THEATRE REVIEW: Scenes From The End, Tristan Bates Theatre

running until 10 December

Heloise Werner Scenes from the End

Jonathan Woolgar, previous winner of the BBC Young Composer’s competition back in 2010, has teamed up with soprano Heloïse Werner to present a reflection on endings and grief – from individual loss to the end of the universe. It’s an ambitious project and showcases Werner’s versatility and boldness, yet the show is too conceptual and undefined to provoke real emotion.

Werner’s voice is undeniably powerful, a rich soprano that reverberates around the small black box of the Tristan Bates and grabs our attention immediately. With an innovative use of percussion, she creates a varied solo soundscape. Her poise and almost confrontational, open stare are also arresting: she engages us at once and from the opening moments, I was intrigued about this solo performer. However, the content of the next 45 minutes soon left me adrift.Read More »


THEATRE DIARY: December 2016

I can’t believe we’re there already, but Christmas is coming! Family shows and pantos are spreading Christmas cheer and sparkle (we hope) everywhere, but luckily there’s plenty of other theatre continuing throughout the month as well. Take a look at my theatre schedule for December:

Peter Pan, National Theatre (Fri 2nd)


For the festival period, the National brings back the story of the boy who never grew up, after its sell-out run at Bristol Old Vic. I loved the imagination behind Sally Cookson’s adaptation of Jane Eyre, which made the same transfer, so I’m excited to see what she brings to J.M Barrie’s much-loved tale that promises “magic, mischief, music and make-believe”. It’s suitable for ages 7+, but I’m sure big kids will find much to enjoy too. Click here for more information.

Scenes From The End, Tristan Bates Theatre (Weds 7th)

Moving away from any twee Christmas theatre, soprano Heloïse Werner’s monologue uses a blend of vocal and performative arts to reflect on themes of death and grief. Yet there is also the promise of comedy added into the mix. It will be intriguing to see how Werner (along with composer Jonathan Woolgar and director Emily Burns) balances the different aspects of performance in this patchwork of stories from throughout history, all focused on ‘the end’. Click here for more information.Read More »

CAMDEN FRINGE REVIEW: The Real Girl, Tristan Bates Theatre

running until 20 August

The Real Girl - Camden FringeCherise Stefanie returns to the stage as The Curious Girl, The Sexy Girl, The Have-It-All Girl, The Lonely Girl and, eventually, The Real Girl. Her smorgasbond of trips down memory lane encompasses glitter, dance routines, nail-painting, break-ups and more in a reflection on what has made her the woman she is today.

On her opening night, Stefanie’s performance does come across as a little nervous; her patter with the audience is occasionally stilted and she seeks to explain away the few technical niggles or props errors that creep in, rather than continuing her flow. It would be wonderful to see her hone her stage presence a bit more, as all the ingredients are here for a successful show.Read More »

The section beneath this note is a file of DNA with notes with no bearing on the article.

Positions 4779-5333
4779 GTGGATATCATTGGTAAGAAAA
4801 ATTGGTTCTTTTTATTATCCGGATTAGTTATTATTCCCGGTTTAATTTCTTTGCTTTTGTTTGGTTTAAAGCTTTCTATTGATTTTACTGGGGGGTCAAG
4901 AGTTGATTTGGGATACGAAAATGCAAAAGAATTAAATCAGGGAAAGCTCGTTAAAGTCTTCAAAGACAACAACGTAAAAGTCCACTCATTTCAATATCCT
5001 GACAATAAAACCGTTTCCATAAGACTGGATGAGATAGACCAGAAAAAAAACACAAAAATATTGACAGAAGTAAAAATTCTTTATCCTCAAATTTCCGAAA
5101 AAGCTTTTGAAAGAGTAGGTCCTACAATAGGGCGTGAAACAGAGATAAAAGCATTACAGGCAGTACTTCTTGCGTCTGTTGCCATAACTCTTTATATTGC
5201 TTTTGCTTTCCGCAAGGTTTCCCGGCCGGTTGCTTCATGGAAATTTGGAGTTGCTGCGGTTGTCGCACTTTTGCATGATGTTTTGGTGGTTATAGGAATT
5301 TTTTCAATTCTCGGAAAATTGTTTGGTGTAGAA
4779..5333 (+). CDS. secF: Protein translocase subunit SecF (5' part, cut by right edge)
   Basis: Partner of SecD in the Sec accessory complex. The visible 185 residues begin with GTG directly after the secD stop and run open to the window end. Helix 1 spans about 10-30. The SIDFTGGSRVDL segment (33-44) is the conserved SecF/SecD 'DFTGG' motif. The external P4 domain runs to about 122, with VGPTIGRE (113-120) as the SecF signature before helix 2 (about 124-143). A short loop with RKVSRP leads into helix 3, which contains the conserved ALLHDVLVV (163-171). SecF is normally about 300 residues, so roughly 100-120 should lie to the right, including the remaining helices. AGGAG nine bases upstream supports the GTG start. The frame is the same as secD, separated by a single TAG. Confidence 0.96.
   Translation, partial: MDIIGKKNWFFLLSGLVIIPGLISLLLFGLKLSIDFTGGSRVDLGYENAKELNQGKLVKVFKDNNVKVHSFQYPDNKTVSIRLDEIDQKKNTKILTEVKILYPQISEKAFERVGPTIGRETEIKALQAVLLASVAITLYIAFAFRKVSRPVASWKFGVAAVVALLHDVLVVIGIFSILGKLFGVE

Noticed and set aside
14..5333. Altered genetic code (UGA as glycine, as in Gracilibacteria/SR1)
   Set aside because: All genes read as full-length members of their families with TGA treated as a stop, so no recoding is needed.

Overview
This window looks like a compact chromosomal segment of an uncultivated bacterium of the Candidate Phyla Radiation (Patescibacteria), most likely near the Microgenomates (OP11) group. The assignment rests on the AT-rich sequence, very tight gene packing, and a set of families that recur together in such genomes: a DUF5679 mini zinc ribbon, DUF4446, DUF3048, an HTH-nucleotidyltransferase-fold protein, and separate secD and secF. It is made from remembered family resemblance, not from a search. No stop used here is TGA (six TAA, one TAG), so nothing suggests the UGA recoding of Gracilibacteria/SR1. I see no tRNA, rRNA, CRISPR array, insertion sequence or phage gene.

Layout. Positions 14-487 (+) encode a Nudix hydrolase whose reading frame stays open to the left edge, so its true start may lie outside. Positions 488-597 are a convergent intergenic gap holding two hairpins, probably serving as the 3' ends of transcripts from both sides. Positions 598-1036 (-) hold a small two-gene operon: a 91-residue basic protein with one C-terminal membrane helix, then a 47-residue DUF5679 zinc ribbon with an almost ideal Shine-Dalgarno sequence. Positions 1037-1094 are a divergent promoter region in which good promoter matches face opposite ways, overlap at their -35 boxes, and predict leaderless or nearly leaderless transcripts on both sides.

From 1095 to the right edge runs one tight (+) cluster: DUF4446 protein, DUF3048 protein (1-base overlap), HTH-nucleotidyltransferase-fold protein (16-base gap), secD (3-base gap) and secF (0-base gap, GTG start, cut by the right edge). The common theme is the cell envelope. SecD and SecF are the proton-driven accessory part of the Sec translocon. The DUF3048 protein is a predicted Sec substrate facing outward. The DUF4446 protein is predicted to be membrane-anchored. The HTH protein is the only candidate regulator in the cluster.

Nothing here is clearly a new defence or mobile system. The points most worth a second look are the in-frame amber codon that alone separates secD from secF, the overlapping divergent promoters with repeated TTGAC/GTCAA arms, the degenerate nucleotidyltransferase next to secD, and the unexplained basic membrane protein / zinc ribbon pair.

PREVIEW: Camden Fringe – Theatre

The Camden Fringe has been playing for a week with plenty of theatre, comedy and more popping up all over the borough. You can find out more about the festival here, and catch up on the comedy highlights here, but below is a run-down of some of the theatre programme continuing throughout August:

Sonder – The Cockpit | 6-8 August

This piece of physical theatre focuses on the concept of ‘sonder’ – the realisation that each stranger and passer-by is living a life as vivid and complex as your own. Centrality theatre company are presenting the piece in conjunction with Birmingham charity St Basil’s to raise awareness of homelessness in Britain. Performers Grace Bussey and Rosanna Stanton told me “it’s about opening your mind to the people around you on the street. You can see the same people everyday and you never talk to them and don’t register what’s going on with them.” It’s a striking concept to bring to London, notoriously the city where no-one speaks to each other on the tube, and it will be interesting to see how the show link this idea with the aim raising awareness for the homeless.  The company is made up of recent graduates from the Birmingham School of Acting, and Sonder is their debut production. Catch them at The Cockpit tomorrow night for their final show. More information here.

Garden of Eden – Hen and Chickens | 8-9 August

Garden of Eden - Hen and ChickensThis contemporary adaptation of the Adam and Eve story is all centred on power struggles within a relationship and had a rehearsed reading at the Rag Factory a couple of years ago. Read More »

CAMDEN FRINGE REVIEW: Journeys, Tristan Bates Theatre

playing until Saturday 6 Aug, then at the Edinburgh Fringe (Gilded Balloon) 8-29 August

In their first outing at the Camden Fringe, Buckle Up Theatre’s latest physical comedy presents four characters on a mysterious journey as they move from being a group of strangers to a tight-knit unit. It’s fun and captivating, with a scattering of poignant moments that draw the show in another direction. The piece is at its most successful when there is no dialogue, and the cast are free to show their exuberant facial expressions and detailed physical movements.

Journeys - Buckle Up TheatreWe begin with a vibrant section of joyous physicality, as the cast of four shuffle and scuffle past each other in the guise of travellers caught in a crush, all to the backing of lively Spanish music. The colliding, ducking and pushing will be hilariously familiar to anyone who has to negotiate the London transport system on a daily basis. Read More »